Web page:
Holocaust & Resistance: History Previews, May 2021, Pt. 4 | Prepub Alert

Four stories of resistance and courage. 

Donner, Rebecca. All the Frequent Troubles of Our Days: The American Woman at the Heart of the German Resistance to Hitler. Little, Brown. May 2021. 336p. ISBN 9780316561693. $28. BIOGRAPHY

The only American to serve as a leader in the German Resistance, Mildred Harnack was van der Perre's My Name Is Selmastudying in a PhD program in Berlin when Hitler began his rise to power. After initiating clandestine meetings in her apartment for those in opposition, she wrote and spread leaflets and helped Jews escape and was a full-fledged spy by the time the war started. After being caught by the Gestapo as she was planning her own escape to Sweden, she was sentenced to a concentration camp. But Hitler ordered her execution. Her story is told by her great-great-niece. With a 25,000-copy first printing.

Garrett, Leah. X Troop: The Secret Jewish Commandos of World War II. Houghton Harcourt. May 2021. 384p. ISBN 9780358172031. $28. CD. HISTORY

Director of the Jewish Studies Center at Hunter College and an award-winning historian of Jewish history, Garrett recounts the little-known story of the British Army’s X Troop, formed on Winston Churchill’s orders and consisting entirely of German Jewish refugees who would do anything to defeat Hitler. They were trained in advanced combat as well as counterintelligence, and half would perish without a trace during the war, but Garrett has interviewed survivors. With a 40,000-copy first printing.

Strauss, Gwen. The Nine: The True Story of a Band of Women Who Survived the Worst of Nazi Germany. St. Martin’s. May 2021. 336p. ISBN 9781250239297. $28.99. CD. HISTORY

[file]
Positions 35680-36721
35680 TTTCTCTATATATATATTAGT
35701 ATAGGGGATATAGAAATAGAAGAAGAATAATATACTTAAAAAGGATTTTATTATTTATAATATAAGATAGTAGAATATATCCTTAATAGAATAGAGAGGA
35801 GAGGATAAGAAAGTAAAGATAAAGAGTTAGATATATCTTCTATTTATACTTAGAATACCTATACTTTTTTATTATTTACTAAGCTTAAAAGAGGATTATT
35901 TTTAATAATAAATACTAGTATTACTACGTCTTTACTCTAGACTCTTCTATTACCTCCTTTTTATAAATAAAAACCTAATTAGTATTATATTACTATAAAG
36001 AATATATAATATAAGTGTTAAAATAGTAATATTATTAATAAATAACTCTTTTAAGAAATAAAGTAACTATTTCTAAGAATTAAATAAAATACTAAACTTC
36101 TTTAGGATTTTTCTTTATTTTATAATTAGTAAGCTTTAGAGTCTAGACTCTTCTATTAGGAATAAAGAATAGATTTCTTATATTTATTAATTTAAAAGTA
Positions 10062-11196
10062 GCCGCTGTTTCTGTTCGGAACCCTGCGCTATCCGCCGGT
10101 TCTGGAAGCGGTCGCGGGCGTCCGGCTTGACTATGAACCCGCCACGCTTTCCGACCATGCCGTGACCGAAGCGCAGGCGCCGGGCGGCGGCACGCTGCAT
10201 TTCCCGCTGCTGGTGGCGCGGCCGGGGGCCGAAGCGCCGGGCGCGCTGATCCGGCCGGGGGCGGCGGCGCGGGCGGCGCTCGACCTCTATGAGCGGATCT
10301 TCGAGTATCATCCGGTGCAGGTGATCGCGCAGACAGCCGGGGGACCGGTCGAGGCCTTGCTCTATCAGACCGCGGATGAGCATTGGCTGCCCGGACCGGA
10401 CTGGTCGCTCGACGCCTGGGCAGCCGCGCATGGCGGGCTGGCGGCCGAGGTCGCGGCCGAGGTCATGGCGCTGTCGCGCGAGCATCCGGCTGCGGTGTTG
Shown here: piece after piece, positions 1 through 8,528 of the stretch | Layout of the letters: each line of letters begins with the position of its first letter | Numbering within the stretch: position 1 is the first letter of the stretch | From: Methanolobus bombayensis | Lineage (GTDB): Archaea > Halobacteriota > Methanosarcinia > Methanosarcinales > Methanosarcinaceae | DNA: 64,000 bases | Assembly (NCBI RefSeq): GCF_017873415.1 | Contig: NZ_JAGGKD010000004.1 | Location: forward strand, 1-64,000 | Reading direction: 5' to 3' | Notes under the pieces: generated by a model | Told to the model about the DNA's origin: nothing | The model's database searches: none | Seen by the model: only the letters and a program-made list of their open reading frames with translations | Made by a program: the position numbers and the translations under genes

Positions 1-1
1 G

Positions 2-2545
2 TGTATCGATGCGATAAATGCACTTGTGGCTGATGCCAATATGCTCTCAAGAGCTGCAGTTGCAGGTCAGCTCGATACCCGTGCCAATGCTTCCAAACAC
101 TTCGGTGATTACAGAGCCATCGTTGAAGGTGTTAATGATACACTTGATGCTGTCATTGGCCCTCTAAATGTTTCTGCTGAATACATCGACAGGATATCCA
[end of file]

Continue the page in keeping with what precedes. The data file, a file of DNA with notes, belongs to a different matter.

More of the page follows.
Meeting in prison, in transit, or finally at Ravensbrück, the nine female resistance fighters whose story is told here joined to protect one another and survive. They had smuggled arms, sheltered Jewish children and parachuting agents, and shepherded refugees along the escape routes to Spain, and finally they managed their own escape from a death march at war’s end. Among them: the author’s great aunt Helene Podliasky. With a 60,000-copy first printing.

van de Perre, Selma. My Name Is Selma: The Remarkable Memoir of a Jewish Resistance Fighter and Ravensbrück Survivor. Scribner. May 2021. 256p. ISBN 9781982164676. $27. MEMOIR

Now 98 years old, van de Perre was just 17 and living with her family in the Netherlands when World War II broke out. Joining the Resistance in 1941, she traveled the country under the pseudonym Margareta van der Kuit, delivering news and boosting morale as she passed as a Gentile. Captured in 1944, she was sent to Ravensbrück as a political prisoner and survived only because she continued to use her alias; the rest of her family perished in the camps. Only after the war could she again say, “My name is Selma.” With a 70,000-copy first printing.

Author Image
Barbara Hoffert

Barbara Hoffert (bhoffert@mediasourceinc.com, @BarbaraHoffert on Twitter) is Editor, LJ Book Review; past chair of the Materials Selection Committee of the RUSA (Reference and User Services Assn.) division of the American Library Association; and past president of the National Book Critics Circle, to which she has just been reelected.

Comment Policy:
  • Be respectful, and do not attack the author, people mentioned in the article, or other commenters. Take on the idea, not the messenger.
  • Don't use obscene, profane, or vulgar language.
  • Stay on point. Comments that stray from the topic at hand may be deleted.
  • Comments may be republished in print, online, or other forms of media.
  • If you see something objectionable, please let us know. Once a comment has been flagged, a staff member will investigate.



We are currently offering this content for free. Sign up now to activate your personal profile, where you can save articles for future viewing